Otis Taylor (from the album Hey Joe Opus Red Meat on Trance Blues Festival Records) - Otis Taylor presents his most recent album release, Hey Joe Opus Red Meat, to traveling away from your day-to-day on a guitar woven flying carpet of trance music that floors its beats with the Blues and sets its table with stories from the life around us.A talking Blues delivery, electric guitar chord chops and staccato trumpet blasts weave together to ward off the chill in “Cold at Midnight”. The instrumental “They Wore Blue” hints at “Hey Joe”, and acts as an intro for the formal renderings of one of the songs that bookend the title track. “Hey Joe” was originally performed by The Leaves in 1966, and went on to become the debut single for the Jimi Hendrix Experience. “Hey Joe (A)” opens its Otis Taylor album namesake with a cacophony of strings and horn riffs that stretch into a hard-edge electric trance that demands rather than seduce, and features the added guitar of Warren Haynes (Govt. Mule, Allman Brothers). The companion piece of “Hey Joe (B)” floats on an Americana trance, slowing the motion, and featuring Langhorne Slim on background vocals.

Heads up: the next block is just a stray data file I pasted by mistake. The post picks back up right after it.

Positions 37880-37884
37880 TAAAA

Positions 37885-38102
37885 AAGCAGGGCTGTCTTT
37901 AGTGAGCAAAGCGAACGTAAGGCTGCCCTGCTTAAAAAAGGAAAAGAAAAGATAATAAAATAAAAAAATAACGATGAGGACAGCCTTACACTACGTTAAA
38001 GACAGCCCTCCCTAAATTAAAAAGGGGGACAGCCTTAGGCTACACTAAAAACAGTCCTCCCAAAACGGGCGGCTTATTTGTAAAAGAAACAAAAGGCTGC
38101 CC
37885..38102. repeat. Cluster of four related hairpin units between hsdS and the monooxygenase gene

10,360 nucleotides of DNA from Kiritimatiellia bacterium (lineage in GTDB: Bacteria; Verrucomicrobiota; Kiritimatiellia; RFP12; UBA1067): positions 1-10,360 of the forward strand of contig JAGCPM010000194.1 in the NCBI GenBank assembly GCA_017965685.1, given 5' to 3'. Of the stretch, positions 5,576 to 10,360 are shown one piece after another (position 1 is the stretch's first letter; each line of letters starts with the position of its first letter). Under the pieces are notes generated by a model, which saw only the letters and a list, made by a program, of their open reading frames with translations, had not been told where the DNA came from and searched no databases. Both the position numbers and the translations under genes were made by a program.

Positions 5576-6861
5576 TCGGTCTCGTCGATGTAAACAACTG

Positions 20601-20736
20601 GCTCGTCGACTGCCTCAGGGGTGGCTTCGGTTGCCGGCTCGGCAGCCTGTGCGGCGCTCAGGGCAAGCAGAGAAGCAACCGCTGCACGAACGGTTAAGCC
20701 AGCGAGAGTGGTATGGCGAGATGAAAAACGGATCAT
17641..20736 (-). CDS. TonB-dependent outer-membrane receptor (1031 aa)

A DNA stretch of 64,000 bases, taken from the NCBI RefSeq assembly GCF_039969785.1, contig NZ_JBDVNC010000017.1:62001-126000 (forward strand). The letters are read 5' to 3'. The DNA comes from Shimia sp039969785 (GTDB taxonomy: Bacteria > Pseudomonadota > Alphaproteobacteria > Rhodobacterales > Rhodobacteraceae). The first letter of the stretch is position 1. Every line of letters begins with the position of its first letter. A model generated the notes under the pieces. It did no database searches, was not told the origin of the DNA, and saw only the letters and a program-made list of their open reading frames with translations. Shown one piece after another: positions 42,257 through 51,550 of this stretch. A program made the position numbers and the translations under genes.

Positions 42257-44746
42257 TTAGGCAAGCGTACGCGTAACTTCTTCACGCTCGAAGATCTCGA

Otis Taylor explains the background muse for his writing of Hey Joe Opus Red Meat, explaining that it was‘about decisions and their consequences. It’s about how decisions and the actions that result can change our lives, the lives of our families and the lives of people we don’t even know. Sometimes you win in life; sometimes you lose. You want the outcome of your decisions to be good, but sometimes its bad. And that’s when you don’t eat the meat. The meat eats you.’While leading into an altered state, musically, Otis Taylor provides an easy ride to catch a trance, grounding his sound with Blues textures, and winding notes in and around to support the journey. Lyrically, the mantra’s challenge as they teach with ‘sometime you eat the steak, sometime the steak eat you’ (“Red Meat”), the reflection that “The Heart is a Muscle” as it unravels the layers of love, and points out the finality of certain choices, and firmly suggests to embrace the new life of a sex change (“Peggy Lee”).